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Fosinopril versus enalapril in the treatment of hypertension: a double-blind study in 195 patients.

Author(s): Hansson L, Forslund T, Hoglund C, Istad H, Lederballe-Pedersen O, Kristinsson A, Segaard E, Svensson A, Aarynen M, Wahrenberg H, Wennersten G, Kjellstrom T

Affiliation(s): Department of Geriatrics, University of Uppsala, Sweden.

Publication date & source: 1996-07, J Cardiovasc Pharmacol., 28(1):1-5.

Publication type: Clinical Trial; Multicenter Study; Randomized Controlled Trial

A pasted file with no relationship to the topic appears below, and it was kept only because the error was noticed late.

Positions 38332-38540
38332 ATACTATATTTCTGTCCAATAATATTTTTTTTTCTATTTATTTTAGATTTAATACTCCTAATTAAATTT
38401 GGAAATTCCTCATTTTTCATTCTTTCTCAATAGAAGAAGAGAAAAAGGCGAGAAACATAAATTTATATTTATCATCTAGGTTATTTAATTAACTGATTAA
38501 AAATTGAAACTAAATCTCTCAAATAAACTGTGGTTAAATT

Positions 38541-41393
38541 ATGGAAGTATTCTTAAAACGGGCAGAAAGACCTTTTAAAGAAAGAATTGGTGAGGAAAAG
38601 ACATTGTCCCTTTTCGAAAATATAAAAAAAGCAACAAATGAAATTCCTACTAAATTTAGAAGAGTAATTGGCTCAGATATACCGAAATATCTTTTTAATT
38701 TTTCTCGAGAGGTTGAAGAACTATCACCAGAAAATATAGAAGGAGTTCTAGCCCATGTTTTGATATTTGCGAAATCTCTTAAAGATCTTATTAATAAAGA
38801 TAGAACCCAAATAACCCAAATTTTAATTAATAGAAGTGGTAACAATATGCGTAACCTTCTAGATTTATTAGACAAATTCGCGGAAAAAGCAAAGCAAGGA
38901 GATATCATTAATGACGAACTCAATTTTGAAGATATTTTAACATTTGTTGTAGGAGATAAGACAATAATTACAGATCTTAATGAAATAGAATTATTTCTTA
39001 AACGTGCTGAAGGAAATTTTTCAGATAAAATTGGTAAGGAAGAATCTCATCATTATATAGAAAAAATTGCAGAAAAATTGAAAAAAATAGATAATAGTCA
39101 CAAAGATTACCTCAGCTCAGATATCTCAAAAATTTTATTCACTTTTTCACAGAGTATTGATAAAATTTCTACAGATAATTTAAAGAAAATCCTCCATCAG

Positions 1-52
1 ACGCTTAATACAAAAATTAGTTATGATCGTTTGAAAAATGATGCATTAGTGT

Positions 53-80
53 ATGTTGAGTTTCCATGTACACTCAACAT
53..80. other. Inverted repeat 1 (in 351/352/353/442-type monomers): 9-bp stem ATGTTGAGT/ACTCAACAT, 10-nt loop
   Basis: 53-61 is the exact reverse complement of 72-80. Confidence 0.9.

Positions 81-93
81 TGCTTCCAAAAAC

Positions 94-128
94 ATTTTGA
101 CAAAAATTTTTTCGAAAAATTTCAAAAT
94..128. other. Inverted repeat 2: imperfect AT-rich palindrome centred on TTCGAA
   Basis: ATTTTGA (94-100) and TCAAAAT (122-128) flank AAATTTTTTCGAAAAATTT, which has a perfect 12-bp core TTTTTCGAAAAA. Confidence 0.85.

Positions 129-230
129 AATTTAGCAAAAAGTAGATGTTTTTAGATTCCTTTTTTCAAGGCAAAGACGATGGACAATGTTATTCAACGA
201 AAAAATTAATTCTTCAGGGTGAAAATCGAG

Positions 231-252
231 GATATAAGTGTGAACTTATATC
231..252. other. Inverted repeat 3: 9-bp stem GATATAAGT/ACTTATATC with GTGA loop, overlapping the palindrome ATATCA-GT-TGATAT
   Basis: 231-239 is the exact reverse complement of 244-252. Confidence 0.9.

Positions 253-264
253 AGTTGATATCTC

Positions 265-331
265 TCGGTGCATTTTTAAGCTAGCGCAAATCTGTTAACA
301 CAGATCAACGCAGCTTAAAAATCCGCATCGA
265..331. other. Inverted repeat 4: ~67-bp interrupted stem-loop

The new angiotensin-converting enzyme (ACE) inhibitor fosinopril was compared with the ACE inhibitor enalapril in a multicenter (n = 11), multinational (Denmark, Finland, Iceland, Norway, and Sweden), double-blind, randomized, parallel-group 24-week study in 195 patients with mild to moderate essential hypertension [supine diastolic blood pressure, (SDBP) > or = 95 to < or = 110 mm Hg]. After discontinuing all previous antihypertensive medication, patients were entered into a placebo lead-in period of 4-6 weeks, followed by 24 weeks of randomized treatment with the active compounds administered with a double-dummy technique. The dose of fosinopril was 20 mg, which could be increased to 40 mg after 8 weeks (average 25.6 mg); that of enalapril was 10 mg, which could be increased to 20 mg after 8 weeks (average 12.9 mg). Hydrochlorothiazide 12.5 mg could be added after 16 weeks and was administered to 27% of the patients in the fosinopril group and to 30% in the enalapril group. All drugs were administered once daily. Supine systolic BP (SSBP) decreased from 157 to 143 mm Hg in the fosinopril group (p < 0.01), and from 159 to 147 mm Hg in the enalapril group (p < 0.01). SSDP decreased from 100 to 89 mm Hg in the fosinopril group (p < 0.01) and from 100 to 92 mm Hg in the enalapril group (p < 0.01). Throughout the study period, fosinopril reduced SSBP and SDBP numerically more than did enalapril, by 0-3 mm Hg. Adverse events (AE) caused withdrawal of study medication in 8 patients in the fosinopril group and in 14 patients in the enalapril group (NS). The number of reported AE was not statistically different in the two groups. Inhibition of the ACE was assessed in a subgroup of patients (n = 26, 13 in each group). Fosinopril caused a greater inhibition of ACE at the doses used in the present study, which was statistically significant. Both fosinopril and enalapril caused statistically significant reductions in BP of a similar magnitude, and both agents were well tolerated. However, fosinopril was consistently numerically slightly more effective than enalapril in reducing BP. There were fewer withdrawals due to AE (NS) in the fosinopril group, and the overall recorded AE were fewer in the fosinopril group (NS).

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